Picky, Tricky Blueberries Can Flourish In Containers
Whether they are baked into a pie, folded into pancakes or eaten fresh, blueberries are a perennial favorite that tempt many gardeners with visions of growing their own bountiful supply of sweet indigo globules.
But cultivating blueberry plants at home can be a very tricky proposition. Vijai Pandian, a University of Wisconsin-Extension Brown County horticulture educator, discussed the challenges and optimal approaches to growing blueberries in a Feb. 8, 2014 presentation at the Wisconsin Garden Expo, recorded for Wisconsin Public Television's University Place.
"Blueberries are not like a trial and error crop," Pandian said. "It is very picky on what kind of soil it requires and how it wants to grow."
The high pH soil present in many parts of Wisconsin is inhospitable to blueberry plants that thrive best when levels are more acidic and below pH 7. Although soil that is slightly above the ideal range can be adjusted over time by applying peat and acidic fertilizers like elemental sulfur, growing blueberries in containers can be a more expedient way to achieve and maintain optimal soil conditions for these plants.
A successful blueberry harvest begins with the careful selection of cultivars based on several criteria, including plant longevity, eventual plant size, yield and flavor preference. Many blueberry cultivars are available, and each offers distinct advantages and shortcomings. Northblue, a self-pollinated cultivar, has a desirable taste, but may exhibit slow growth and low yields. Another, St. Cloud, is cross-pollinated and can grow rapidly and deliver high yields, but it has a very mild taste.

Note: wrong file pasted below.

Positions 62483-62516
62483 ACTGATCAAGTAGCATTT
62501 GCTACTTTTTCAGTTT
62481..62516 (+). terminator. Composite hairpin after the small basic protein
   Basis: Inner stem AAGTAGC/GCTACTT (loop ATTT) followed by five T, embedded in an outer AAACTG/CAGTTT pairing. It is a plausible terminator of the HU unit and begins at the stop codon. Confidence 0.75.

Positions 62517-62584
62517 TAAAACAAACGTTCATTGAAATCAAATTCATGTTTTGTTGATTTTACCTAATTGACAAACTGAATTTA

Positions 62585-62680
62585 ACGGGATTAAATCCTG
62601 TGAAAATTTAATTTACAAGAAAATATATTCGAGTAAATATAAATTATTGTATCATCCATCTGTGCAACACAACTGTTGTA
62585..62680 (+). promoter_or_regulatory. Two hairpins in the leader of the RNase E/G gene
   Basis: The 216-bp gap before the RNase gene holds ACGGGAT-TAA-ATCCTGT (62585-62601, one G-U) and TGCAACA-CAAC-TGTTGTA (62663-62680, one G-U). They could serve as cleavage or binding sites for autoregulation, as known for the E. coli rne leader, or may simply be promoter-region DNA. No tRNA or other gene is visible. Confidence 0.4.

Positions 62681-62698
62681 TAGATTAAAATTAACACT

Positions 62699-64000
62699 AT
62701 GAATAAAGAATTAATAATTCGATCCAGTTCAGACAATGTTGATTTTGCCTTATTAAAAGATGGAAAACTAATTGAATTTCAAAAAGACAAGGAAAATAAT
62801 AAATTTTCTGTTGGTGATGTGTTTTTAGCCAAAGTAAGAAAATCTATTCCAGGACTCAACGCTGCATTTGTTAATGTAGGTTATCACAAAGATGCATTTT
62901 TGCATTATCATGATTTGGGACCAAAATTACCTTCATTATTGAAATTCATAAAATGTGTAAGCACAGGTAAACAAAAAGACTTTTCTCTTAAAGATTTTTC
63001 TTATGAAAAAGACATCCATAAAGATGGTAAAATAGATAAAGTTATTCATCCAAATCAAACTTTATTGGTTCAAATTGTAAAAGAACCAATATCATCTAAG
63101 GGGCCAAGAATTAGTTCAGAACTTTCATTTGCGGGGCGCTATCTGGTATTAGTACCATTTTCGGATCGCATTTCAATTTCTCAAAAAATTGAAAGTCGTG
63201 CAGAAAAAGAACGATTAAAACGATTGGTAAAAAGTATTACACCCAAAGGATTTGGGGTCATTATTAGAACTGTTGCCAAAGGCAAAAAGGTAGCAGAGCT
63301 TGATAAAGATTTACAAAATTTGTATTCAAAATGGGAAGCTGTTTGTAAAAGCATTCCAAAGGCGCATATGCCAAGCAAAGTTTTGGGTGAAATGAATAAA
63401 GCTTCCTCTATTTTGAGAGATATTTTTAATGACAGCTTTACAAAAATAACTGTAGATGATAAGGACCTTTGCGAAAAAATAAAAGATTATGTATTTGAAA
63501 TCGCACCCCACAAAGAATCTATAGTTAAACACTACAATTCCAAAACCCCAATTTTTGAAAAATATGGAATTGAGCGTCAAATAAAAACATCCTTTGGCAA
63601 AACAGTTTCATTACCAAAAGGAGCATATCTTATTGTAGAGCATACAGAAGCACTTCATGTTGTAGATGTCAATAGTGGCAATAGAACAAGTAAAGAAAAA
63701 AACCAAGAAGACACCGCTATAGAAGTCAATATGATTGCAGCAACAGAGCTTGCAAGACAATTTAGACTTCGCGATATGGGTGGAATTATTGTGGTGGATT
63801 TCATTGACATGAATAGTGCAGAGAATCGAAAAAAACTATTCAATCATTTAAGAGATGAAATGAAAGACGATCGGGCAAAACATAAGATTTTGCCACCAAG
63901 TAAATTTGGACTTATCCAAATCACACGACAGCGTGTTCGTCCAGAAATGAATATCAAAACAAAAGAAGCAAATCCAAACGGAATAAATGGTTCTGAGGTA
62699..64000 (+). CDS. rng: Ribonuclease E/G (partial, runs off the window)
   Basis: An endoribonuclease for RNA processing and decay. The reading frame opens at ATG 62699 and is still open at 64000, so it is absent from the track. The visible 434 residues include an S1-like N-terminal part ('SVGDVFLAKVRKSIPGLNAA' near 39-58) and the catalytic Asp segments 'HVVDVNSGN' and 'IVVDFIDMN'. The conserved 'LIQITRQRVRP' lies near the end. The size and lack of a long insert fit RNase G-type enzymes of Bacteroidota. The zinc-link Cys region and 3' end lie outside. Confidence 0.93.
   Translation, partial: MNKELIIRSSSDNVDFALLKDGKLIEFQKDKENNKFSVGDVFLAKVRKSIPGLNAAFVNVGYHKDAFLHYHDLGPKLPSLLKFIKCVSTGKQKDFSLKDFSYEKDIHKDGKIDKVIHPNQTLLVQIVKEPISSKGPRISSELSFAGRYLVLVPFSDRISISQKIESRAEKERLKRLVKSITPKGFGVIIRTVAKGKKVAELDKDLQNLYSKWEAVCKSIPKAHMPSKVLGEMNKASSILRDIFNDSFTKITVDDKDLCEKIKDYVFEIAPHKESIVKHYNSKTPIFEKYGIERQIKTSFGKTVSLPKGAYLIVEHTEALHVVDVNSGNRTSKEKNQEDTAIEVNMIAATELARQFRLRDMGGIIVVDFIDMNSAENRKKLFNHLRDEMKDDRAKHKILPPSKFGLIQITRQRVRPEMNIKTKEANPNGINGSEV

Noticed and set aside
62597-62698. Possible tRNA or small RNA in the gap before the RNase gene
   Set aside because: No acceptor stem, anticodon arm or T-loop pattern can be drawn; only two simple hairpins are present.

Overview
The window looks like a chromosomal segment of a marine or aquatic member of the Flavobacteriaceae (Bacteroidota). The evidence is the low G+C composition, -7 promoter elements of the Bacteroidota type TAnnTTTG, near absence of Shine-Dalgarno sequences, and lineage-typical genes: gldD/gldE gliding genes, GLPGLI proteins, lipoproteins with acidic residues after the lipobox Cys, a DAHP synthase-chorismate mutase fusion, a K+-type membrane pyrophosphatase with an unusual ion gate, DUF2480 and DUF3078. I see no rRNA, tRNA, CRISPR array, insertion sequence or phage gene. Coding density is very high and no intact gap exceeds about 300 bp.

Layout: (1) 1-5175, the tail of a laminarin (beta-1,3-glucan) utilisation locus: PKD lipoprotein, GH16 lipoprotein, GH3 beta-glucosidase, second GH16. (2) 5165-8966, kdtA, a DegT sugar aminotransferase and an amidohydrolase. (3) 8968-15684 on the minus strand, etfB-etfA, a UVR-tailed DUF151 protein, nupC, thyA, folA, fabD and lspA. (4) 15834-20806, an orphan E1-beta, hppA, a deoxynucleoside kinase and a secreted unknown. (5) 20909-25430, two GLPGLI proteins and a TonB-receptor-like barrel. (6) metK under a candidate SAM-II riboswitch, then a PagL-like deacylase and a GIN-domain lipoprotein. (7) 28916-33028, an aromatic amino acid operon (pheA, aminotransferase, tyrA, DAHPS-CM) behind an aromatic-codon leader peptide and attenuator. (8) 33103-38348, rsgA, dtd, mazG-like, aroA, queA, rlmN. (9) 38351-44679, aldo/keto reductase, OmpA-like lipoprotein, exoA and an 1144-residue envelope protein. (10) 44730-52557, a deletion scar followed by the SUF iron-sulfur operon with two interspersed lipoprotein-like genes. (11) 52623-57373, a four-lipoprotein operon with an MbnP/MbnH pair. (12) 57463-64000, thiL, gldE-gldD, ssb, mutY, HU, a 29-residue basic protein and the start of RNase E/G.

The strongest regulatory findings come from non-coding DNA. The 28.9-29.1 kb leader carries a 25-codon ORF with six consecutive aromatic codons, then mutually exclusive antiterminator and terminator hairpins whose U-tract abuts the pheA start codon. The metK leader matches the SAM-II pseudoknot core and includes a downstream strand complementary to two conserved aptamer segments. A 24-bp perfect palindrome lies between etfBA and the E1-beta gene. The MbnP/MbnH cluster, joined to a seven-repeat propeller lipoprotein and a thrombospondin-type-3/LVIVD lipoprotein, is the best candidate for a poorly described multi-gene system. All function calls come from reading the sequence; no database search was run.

Once blueberry seedlings are chosen, appropriately sized containers can be selected. Containers should be a minimum of five gallons in volume, and light in color to reduce heat stress. If possible, starting a plant off in a larger container can reduce the need to repot after a year or two of growth. Containers should be placed in full sun, but away from buildings and other sources of radiant heat.
Gardeners who grow blueberries in soil must often contend with suboptimal composition and conditions, but container cultivation offers an opportunity to customize a combination of soil-less media. Such materials may include peat, pine bark, perlite or shredded coconut core. The mixture should be packed lightly around the plants' delicate roots and thoroughly soaked after transplanting.
Although blueberry plants growing in containers will generally need to be watered at least once a day during hot, dry weather, it is important to select vessels with sufficient drainage.
"They are very prone to heat and moisture stress issues, so frequent light watering is absolutely essential in blueberries," Pandian said. "They don't like standing water either — that could be a number one killer."
After the plants' first year, which is non-productive for the fruits, harvest season usually runs from late spring to late summer. Blueberry plants require the application of both slow- and fast-release fertilizers at various intervals, beginning in early spring. All fertilization should cease in mid-July, when the plants begin to store energy for the following year's growing season.
- Blueberries are believed to offer a host of health benefits. Around 80 calories per cup, they are low in sodium and cholesterol, high in dietary fiber, and contain roughly 25 percent of the recommended daily value of vitamin C. They also contain ellagic acid, which has been observed to inhibit some cancer cells in laboratory conditions. Other compounds in blueberries have been studied by the U.S. Department of Agriculture and shown to prevent urinary tract bacteria formation, reduce the effect of glaucoma, improve memory and diminish inflammation.
- Native to North America, blueberries are one of the most popular crops in the United States. Per capita consumption doubled between 2000 and 2012, and production grew from 293 million pounds to 452 million pounds over the same period of time.
- While growing blueberries in containers offers many benefits, the resulting yields are usually lower than bushes that have been permanently planted in the ground, depending on the cultivar. Additionally, the lifespan of a container-grown blueberry plant is often much shorter.